Since my arrival in Kosovo in September last year two topics have dominated discussions in my office whenever Prizren was mentioned. The need to visit and see this exceptional city of Kosovo was a suggestion by many. As well as the need for responding to a pending invitation sent by civil society of Prizren for a meeting with them. In fact it would be a follow up meeting they had with my predecessor, when they expressed their concern for the loss of something that constitutes Prizren's essence - the rich cultural and religious heritage.
Though I’ve witnessed briefly both specifics in the past months, I am delighted that tomorrow (Tuesday) I will be able to better witness the existing state of Prizren's cultural and religious heritage and hear the real concerns of civil society. Along with EU ambassadors in Pristina, we want to have a look at the real situation on the ground, the progress achieved thanks also to the EU's financial support and the risks posed to this legacy by some, while it should be protected by all.
I fully agree that what Prizren represents, as the main destination of foreign visitors and recommended by everyone, is completely grounded. Not only as a material legacy, with the historical part of the diverse religious heritage with churches and mosques standing next to each other. Also for a spirit of tolerance between different ethnicities; characteristic filigree craftsmen, small shops and various crafts, and with a castle at the top of the city that clearly portrays its past and history. But, that's not enough for preserving this great inheritance, or at least not at a satisfactory level.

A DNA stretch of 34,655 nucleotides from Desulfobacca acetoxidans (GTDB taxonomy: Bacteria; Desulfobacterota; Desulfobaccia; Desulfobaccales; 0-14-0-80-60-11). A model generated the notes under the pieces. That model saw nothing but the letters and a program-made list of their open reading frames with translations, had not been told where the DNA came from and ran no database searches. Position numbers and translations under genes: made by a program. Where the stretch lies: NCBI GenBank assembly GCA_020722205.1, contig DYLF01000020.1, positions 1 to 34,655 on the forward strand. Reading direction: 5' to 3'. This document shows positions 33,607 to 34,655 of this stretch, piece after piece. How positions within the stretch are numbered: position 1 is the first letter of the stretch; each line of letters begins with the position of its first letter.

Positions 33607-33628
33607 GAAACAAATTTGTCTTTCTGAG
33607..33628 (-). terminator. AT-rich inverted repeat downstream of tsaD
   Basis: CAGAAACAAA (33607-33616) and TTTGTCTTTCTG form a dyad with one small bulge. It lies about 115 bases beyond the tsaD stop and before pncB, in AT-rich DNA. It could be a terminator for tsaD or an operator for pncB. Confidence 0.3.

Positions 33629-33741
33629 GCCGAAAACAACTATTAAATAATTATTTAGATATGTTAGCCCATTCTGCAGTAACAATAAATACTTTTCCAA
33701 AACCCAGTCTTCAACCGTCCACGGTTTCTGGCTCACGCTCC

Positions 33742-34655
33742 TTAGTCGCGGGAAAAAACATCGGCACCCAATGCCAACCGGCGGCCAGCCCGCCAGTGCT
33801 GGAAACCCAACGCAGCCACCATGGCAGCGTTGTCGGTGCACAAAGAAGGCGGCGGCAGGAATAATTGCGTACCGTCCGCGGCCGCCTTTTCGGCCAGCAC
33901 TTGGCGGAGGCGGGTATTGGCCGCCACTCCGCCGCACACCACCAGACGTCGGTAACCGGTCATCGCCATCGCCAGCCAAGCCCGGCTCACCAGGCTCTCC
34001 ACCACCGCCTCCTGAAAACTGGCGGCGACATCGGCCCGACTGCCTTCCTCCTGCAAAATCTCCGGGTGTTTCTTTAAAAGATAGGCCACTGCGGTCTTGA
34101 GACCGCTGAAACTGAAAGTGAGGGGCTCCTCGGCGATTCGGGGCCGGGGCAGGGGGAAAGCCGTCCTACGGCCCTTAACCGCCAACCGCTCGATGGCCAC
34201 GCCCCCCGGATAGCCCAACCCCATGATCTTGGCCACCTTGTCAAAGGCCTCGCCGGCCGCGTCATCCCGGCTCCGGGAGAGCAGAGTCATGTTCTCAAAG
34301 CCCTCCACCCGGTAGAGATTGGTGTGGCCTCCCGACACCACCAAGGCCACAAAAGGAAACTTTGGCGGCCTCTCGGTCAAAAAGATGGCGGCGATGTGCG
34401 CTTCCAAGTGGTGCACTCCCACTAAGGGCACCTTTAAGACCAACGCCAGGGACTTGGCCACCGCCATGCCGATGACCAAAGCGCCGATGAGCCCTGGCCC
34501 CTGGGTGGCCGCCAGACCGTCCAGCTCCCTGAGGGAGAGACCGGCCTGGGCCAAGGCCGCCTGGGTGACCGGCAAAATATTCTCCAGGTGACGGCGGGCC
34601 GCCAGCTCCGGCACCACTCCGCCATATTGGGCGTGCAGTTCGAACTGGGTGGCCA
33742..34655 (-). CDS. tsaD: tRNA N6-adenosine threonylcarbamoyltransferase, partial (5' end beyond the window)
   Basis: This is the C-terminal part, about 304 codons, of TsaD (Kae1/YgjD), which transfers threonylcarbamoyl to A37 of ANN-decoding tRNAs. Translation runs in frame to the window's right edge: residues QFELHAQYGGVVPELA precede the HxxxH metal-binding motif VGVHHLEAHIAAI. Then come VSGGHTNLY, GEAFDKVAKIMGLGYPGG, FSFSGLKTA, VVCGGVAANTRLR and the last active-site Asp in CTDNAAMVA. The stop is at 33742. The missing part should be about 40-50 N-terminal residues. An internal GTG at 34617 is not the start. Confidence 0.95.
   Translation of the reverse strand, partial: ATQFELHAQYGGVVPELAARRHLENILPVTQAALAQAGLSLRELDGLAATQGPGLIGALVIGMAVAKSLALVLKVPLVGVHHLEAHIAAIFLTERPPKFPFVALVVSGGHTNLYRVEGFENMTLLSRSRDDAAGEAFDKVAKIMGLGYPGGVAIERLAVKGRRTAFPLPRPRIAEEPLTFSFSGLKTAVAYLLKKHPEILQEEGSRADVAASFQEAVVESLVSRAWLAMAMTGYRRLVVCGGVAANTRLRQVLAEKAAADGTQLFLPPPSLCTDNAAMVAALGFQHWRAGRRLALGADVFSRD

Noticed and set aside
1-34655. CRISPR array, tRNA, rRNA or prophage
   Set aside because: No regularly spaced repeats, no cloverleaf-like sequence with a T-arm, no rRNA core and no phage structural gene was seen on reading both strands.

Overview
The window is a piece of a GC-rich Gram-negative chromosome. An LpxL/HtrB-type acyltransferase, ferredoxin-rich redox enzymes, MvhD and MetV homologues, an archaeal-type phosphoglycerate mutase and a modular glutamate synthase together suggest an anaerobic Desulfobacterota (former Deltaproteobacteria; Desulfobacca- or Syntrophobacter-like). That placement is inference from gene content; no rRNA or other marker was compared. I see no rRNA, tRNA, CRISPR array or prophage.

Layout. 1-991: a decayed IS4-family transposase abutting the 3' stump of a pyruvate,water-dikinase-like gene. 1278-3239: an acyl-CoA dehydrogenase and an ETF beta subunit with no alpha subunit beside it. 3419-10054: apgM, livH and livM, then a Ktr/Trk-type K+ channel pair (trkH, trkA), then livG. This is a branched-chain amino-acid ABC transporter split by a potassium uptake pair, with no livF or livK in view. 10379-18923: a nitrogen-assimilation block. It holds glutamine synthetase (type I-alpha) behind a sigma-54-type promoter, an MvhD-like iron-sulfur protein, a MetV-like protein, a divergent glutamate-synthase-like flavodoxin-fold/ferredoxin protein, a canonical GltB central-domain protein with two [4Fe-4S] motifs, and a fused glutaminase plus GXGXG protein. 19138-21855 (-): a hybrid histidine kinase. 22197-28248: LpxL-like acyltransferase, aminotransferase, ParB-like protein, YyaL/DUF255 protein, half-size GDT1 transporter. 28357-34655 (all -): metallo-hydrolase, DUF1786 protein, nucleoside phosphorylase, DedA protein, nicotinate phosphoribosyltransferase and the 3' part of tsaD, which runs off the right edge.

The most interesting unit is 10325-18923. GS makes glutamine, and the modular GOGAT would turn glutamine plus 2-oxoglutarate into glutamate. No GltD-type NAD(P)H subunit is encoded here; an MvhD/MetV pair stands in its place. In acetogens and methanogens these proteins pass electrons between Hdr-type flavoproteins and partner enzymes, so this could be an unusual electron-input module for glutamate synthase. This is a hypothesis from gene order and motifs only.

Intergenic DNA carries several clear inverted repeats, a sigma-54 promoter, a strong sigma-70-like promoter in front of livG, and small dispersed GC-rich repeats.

Cultural heritage in what represents the heart of the city is not respected. Or, at least not being protected. That's evident, and clearly proven. That's why the previous Kosovo Report urged local authorities to 'take robust action against illegal construction' and to address the trend of business interests prevailing over cultural heritage protection. However degradation has continued and while mechanisms were established to enhance protection, their impact has been minimal. To date, despite numerous reported cases, there are no judgements regarding criminal offences of cultural heritage devastation.
Legal predispositions that regulate the space, rules or instruments for protecting the historic part of the city and beyond exist. Unfortunately, in practice, as a result of non-compliance with the law, Prizren seems to lose his biggest asset, its most characteristic part, the testimony of its past, and its best which is an attraction for many visitors. It is sad to see a degradation of high proportions in such a short period of time of something that has been maintained for decades and centuries. There is no benefit for any kind of business that compensates the disappearance of the legacy that the old southern city of Kosovo, its cultural capital, Prizren has from the past. The transformation of this legacy to business activity might bring limited profits to some, but will certainly cause loss to everyone in Prizren, and to entire Kosovo.
Regardless of the role we have either as citizens, elected public officials, locals or internationals we need to act against damages to cultural property that Kosovo has inherited. We must preserve it and protect it for future generations. Everyone should engage in protecting the cultural heritage of Prizren, the heritage which should make every citizen of Kosovo proud. Hoping that together we can build a consensus to protect the most unique city of Kosovo, I look forwarding to meeting Prizren's citizens in the historic centre tomorrow and discuss ways to achieve exactly that.